Ask Terry Questions 529 Brightstart for Grandson

529 Brightstart for Grandson

By Terry Savage on January 26, 2018 | College Savings / Student Loans

Dear Terry, First and foremost, THANK YOU for sharing your wisdom. I have been following your advice for many years now and it always leads me to a good place. I just read your column about 529s along with your opinions about BrightStart, the 529 College Savings Plan here in IL. I plan to open one for my Grandson,who is15, but I was told that since I can't use the State tax credit due to retirement income, I could gift the funds to my daughter so she and her husband could benefit from the credit which might be over $500. Here's the sticky part. There is nothing even remotely conservative about my son-in-law's money habits. I'm even debating whether or not to forgo the credit just to keep it simple. But that's my problem! I have yet to ask my daughter for her input because I have 2 questions for you. What consequences, legal or otherwise, would there be if my daughter opens the account in just her name with their son named as beneficiary. And can the same person be named beneficiary on more than one 529? Thank You, Grandma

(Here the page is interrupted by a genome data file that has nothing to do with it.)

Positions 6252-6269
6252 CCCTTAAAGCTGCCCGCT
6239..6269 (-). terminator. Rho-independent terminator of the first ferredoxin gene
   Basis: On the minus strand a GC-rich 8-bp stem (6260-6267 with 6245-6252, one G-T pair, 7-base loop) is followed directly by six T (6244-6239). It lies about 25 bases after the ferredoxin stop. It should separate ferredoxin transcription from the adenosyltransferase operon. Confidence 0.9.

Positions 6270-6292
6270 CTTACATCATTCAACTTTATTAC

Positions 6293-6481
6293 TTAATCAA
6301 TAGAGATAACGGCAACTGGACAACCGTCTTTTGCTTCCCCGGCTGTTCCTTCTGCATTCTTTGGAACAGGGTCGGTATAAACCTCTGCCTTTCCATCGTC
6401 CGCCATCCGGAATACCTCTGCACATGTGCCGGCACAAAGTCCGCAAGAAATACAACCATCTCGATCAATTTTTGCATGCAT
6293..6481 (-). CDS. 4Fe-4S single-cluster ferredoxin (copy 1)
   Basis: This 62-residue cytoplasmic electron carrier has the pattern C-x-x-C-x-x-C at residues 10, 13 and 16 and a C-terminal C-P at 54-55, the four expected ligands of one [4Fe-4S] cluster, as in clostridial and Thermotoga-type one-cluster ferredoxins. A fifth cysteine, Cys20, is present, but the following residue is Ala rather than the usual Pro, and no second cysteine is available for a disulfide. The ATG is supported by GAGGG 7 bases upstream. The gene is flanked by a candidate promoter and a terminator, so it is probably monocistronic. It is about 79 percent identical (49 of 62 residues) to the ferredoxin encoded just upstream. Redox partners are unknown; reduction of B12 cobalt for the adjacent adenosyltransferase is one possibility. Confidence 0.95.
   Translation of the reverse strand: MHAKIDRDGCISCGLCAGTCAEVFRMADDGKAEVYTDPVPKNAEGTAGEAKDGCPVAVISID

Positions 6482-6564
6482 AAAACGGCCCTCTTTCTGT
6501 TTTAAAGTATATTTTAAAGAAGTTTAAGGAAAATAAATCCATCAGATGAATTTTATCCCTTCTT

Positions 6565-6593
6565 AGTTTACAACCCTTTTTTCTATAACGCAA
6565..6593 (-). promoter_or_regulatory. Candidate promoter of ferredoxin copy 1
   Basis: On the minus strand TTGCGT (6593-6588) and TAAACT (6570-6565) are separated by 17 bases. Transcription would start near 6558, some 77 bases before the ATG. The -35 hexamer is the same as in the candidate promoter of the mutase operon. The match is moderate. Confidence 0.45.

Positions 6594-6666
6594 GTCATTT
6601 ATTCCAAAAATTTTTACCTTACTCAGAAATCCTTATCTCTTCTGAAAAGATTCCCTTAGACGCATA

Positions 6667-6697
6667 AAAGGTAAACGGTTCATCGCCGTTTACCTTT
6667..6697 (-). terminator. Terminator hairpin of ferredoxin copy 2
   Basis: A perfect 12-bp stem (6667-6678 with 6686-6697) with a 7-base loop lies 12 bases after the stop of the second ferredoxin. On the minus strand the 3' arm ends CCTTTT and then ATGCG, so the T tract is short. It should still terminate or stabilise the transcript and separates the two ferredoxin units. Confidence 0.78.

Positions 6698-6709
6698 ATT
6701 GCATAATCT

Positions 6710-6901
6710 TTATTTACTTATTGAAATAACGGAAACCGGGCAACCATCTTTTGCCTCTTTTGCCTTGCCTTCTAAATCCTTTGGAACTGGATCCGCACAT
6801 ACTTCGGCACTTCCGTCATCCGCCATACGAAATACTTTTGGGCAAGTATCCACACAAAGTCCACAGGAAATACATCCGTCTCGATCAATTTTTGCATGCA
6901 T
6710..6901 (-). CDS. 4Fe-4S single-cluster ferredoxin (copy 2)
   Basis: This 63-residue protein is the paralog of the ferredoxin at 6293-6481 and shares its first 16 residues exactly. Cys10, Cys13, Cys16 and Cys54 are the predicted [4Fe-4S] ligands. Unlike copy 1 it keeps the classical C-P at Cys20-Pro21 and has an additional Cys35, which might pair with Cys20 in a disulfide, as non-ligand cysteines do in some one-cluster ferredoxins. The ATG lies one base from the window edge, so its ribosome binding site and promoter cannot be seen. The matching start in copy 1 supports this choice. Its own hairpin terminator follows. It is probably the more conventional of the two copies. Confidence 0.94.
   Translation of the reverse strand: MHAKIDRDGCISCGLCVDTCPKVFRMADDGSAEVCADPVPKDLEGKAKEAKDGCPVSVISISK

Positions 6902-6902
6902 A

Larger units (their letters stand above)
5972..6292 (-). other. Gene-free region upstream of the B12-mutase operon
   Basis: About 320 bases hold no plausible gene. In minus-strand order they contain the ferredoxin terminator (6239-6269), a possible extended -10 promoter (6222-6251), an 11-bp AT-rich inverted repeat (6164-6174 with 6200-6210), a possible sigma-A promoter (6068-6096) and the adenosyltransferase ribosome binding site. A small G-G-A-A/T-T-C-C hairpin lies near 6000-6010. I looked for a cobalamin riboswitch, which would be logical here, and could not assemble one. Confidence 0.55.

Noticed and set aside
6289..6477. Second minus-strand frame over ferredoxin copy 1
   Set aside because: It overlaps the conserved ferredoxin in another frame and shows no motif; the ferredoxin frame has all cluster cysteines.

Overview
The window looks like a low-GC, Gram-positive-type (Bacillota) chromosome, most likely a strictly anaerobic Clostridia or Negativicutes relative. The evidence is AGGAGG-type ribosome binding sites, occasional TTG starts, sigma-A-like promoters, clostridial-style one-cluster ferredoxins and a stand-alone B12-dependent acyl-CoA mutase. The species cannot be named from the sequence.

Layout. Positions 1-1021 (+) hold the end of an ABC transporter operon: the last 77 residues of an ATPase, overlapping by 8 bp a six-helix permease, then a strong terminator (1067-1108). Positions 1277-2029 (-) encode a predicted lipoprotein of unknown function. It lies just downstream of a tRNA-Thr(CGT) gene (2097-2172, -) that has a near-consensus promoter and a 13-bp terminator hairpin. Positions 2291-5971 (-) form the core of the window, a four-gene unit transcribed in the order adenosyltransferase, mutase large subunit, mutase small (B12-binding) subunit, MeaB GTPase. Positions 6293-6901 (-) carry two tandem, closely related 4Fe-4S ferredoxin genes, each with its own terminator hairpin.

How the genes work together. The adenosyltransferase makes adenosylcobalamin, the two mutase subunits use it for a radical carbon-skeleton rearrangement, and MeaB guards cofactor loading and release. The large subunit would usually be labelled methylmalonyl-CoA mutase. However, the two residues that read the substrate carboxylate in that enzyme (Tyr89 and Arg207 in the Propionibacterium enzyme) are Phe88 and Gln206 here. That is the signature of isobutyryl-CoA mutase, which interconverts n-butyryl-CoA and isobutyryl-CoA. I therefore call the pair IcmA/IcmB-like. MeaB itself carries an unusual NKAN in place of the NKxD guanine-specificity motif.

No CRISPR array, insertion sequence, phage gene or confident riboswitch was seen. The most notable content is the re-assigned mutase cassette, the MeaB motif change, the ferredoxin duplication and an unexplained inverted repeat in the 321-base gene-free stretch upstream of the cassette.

Terry Says

Well, that's a real life problem, and you are wise to consider all the angles!  Many people might not know that income from retirement accounts is not (yet) taxed in Illinois.  So I can understand that the deduction for a contribution might not be useful.  By all means, gift the money to your daughter to use as custodian for and 529 Bright Start plan.  But here's how I would do it:  go to, and click on the button that says "Open an Account".  You can  download the application and fill it out.  The title should be your daughter as custodian for your grandson.   Then write out a check payable to Bright Start Savings and tell your daughter to send it in along with the forms.  She will be registered as the custodian, and eligible to take the tax deduction on her return, or their joint return. Now, one thing to think about after I've written all these instructions.  Your grandson will be needing the money in three years, and for the next four years after that.  That's not a lot of time to let the money grow.   So you certainly don't want to invest aggressively, given the huge rally we have already had in the stock market.   There is another alternative.  You can pay tuition directly to the college on his behalf when the time comes.   There will certainly be a gap and more funds needed, even after the family fills out the financial aid forms.   That might be more appreciated by your grandson than this gift now.  And the money won't be counted in the family's assets for financial aid, as the 529 will.    I'm a believer in 529 plans -- but the real benefit is long-term tax free growth.

Recent College Savings / Student Loans Questions



a personal
finance question